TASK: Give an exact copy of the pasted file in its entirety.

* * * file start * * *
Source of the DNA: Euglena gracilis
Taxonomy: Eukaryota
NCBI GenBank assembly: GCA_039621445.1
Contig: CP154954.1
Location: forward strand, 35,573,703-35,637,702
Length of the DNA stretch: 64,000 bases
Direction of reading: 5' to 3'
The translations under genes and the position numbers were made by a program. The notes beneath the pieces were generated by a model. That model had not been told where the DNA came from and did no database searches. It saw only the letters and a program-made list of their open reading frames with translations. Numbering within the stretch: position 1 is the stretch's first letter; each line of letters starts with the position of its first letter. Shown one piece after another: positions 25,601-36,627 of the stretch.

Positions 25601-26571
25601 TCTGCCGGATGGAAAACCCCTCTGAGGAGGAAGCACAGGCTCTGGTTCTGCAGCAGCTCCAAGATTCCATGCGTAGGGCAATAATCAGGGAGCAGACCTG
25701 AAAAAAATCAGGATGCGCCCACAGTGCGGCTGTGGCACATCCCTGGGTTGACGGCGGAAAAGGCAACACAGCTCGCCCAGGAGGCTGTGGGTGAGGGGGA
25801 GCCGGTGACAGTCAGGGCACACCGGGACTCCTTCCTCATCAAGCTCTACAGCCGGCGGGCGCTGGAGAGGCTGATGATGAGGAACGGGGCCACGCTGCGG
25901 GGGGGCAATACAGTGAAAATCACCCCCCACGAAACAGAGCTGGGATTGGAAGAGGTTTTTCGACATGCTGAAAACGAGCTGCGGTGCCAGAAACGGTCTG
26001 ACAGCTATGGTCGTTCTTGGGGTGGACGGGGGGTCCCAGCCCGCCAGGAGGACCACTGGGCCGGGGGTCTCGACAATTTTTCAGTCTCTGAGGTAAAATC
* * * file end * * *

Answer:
Source of the DNA: Euglena gracilis
Taxonomy: Eukaryota
NCBI GenBank assembly: GCA_039621445.1
Contig: CP154954.1
Location: forward strand, 35,573,703-35,637,702
Length of the DNA stretch: 64,000 bases
Direction of reading: 5' to 3'
The translations under genes and the position numbers were made by a program. The notes beneath the pieces were generated by a model. That model had not been told where the DNA came from and did no database searches. It saw only the letters and a program-made list of their open reading frames with translations. Numbering within the stretch: position 1 is the stretch's first letter; each line of letters starts with the position of its first letter. Shown one piece after another: positions 25,601-36,627 of the stretch.

Positions 25601-26571
25601 TCTGCCGGATGGAAAACCCCTCTGAGGAGGAAGCACAGGCTCTGGTTCTGCAGCAGCTCCAAGATTCCATGCGTAGGGCAATAATCAGGGAGCAGACCTG
25701 AAAAAAATCAGGATGCGCCCACAGTGCGGCTGTGGCACATCCCTGGGTTGACGGCGGAAAAGGCAACACAGCTCGCCCAGGAGGCTGTGGGTGAGGGGGA
25801 GCCGGTGACAGTCAGGGCACACCGGGACTCCTTCCTCATCAAGCTCTACAGCCGGCGGGCGCTGGAGAGGCTGATGATGAGGAACGGGGCCACGCTGCGG
25901 GGGGGCAATACAGTGAAAATCACCCCCCACGAAACAGAGCTGGGATTGGAAGAGGTTTTTCGACATGCTGAAAACGAGCTGCGGTGCCAGAAACGGTCTG
26001 ACAGCTATGGTCGTTCTTGGGGTGGACGGGGGGTCCCAGCCCGCCAGGAGGACCACTGGGCCGGGGGTCTCGACAATTTTTCAGTCTCTGAGGTAAAATC